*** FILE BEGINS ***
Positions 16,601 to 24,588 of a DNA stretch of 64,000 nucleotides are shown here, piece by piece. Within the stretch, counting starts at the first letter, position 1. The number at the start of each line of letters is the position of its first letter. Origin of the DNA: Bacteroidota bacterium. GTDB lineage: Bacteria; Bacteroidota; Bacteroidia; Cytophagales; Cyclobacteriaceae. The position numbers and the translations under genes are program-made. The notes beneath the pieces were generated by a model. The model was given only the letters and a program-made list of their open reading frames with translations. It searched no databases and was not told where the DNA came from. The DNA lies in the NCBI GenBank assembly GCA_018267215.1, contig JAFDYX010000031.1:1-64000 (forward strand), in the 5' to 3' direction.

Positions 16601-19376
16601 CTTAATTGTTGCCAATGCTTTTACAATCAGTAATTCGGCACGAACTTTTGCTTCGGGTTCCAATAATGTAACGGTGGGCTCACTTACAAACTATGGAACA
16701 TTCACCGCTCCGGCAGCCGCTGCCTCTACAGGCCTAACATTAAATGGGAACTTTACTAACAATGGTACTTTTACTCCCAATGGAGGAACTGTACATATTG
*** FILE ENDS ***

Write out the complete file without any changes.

Positions 16,601 to 24,588 of a DNA stretch of 64,000 nucleotides are shown here, piece by piece. Within the stretch, counting starts at the first letter, position 1. The number at the start of each line of letters is the position of its first letter. Origin of the DNA: Bacteroidota bacterium. GTDB lineage: Bacteria; Bacteroidota; Bacteroidia; Cytophagales; Cyclobacteriaceae. The position numbers and the translations under genes are program-made. The notes beneath the pieces were generated by a model. The model was given only the letters and a program-made list of their open reading frames with translations. It searched no databases and was not told where the DNA came from. The DNA lies in the NCBI GenBank assembly GCA_018267215.1, contig JAFDYX010000031.1:1-64000 (forward strand), in the 5' to 3' direction.

Positions 16601-19376
16601 CTTAATTGTTGCCAATGCTTTTACAATCAGTAATTCGGCACGAACTTTTGCTTCGGGTTCCAATAATGTAACGGTGGGCTCACTTACAAACTATGGAACA
16701 TTCACCGCTCCGGCAGCCGCTGCCTCTACAGGCCTAACATTAAATGGGAACTTTACTAACAATGGTACTTTTACTCCCAATGGAGGAACTGTACATATTG